3. You’re not chasing around a child, so bring out some body parts.  There’s a lot of crouching, bending, kneeling, and power walk-chasing in mom life, and, in the name of common decency, we usually try to cover up the bits we don’t want falling out at the playground.  You’re not at a playground, so you won’t be doing any of these motions (in public anyway), which means you’re not in danger of exposing your unmentionables.  So whatever your revealing body-part-of-choice was in your past, take it back out.  Got great legs from hot yoga?  Wear that short skirt.  Still rocking good décolletage (good for you, btw)? Pull out the cleavage shirt.  Planked your way back to a six-pack (I hate you)?  Roll out that crop top.  Just put on something that makes you feel sexy again—something that reminds you that you’re more than a mom.
  4. Don’t go overboard.  In our youth, we did it all.  Short skirt, low-cut top, high high heels.  Good to go.  But, let’s be honest, we’re older now.  Age, life experience, and stretch marks have set in, so the reveal should be more subtle.  Bring sexy back? Yes, but don’t OD on it.  I like to stick to one focal area to show off.  If the shirt is low, I’m going to balance that with pants.  If the shorts are short, I’m going with a modest neckline.  If the skirt is tight, the top will be billowy.  If the shoulder is bare, the skirt length is longer.
  5.  Go carry-on only.  This weekend is about fun and love.  Why add the extra stress of having to wait for your luggage?  And while you’re at it, get TSA pre-check.  That’s not related to packing, but it will change your life.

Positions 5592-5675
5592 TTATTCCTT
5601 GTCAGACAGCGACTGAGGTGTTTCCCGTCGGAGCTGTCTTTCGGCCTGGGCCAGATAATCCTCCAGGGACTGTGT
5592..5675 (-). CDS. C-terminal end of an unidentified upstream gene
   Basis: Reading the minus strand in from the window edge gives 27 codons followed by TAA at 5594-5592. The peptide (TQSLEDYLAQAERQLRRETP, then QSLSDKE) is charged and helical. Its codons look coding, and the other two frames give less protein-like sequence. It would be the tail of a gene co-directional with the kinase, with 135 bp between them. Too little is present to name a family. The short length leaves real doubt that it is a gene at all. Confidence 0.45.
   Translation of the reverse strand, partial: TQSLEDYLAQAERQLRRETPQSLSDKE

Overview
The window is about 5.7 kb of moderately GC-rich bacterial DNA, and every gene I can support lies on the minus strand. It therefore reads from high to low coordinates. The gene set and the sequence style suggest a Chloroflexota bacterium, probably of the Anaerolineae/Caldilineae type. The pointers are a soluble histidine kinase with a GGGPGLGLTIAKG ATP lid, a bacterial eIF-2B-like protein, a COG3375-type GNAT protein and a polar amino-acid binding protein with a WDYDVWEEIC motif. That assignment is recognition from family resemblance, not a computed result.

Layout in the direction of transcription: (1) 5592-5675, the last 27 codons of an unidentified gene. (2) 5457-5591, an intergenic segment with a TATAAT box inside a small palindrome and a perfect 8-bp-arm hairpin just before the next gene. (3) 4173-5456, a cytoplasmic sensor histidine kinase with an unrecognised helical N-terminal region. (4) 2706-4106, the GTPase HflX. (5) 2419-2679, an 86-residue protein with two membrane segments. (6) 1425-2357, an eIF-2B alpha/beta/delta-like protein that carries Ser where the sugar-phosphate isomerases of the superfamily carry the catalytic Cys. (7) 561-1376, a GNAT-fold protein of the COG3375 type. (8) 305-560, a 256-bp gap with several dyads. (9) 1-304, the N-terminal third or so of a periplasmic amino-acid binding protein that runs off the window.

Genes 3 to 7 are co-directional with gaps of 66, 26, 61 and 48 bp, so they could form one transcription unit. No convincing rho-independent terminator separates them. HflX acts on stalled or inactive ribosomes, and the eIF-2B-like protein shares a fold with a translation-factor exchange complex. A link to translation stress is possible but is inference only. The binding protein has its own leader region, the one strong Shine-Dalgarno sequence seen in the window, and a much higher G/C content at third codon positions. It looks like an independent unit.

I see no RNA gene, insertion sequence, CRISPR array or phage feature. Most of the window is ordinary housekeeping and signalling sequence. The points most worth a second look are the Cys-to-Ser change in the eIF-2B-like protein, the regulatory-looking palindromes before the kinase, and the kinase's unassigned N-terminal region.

Shop the Weekend (some pieces are no longer available, so I’ve linked similar):

                 COLD SHOULDER DRESS  BP. Half Moon Fringe Statement Necklace


4 thoughts on “Have Love Will Travel

  1. So true… All of it. Going on year 44 for my
    Wedding anniversary. I have been on a vacation without children (when they were living with us)every year of the marriage. The guilt goes away when everyone you leave goes to the bathroom by themselves and no one drives a car. Small window of guilt free vacations, enjoy!!!!

  2. Yes!! You have to be a couple before you can be parents. I have a hard time drilling this into Joe (we have never been away overnight just us two since having AJR…but I blame lack of babysitting options) I’m going to use this for ammo to convince him it’s a must. Also, I am getting those black eyelet shorts from H&m. ADORABLE!!!

Leave a Reply

Your email address will not be published. Required fields are marked *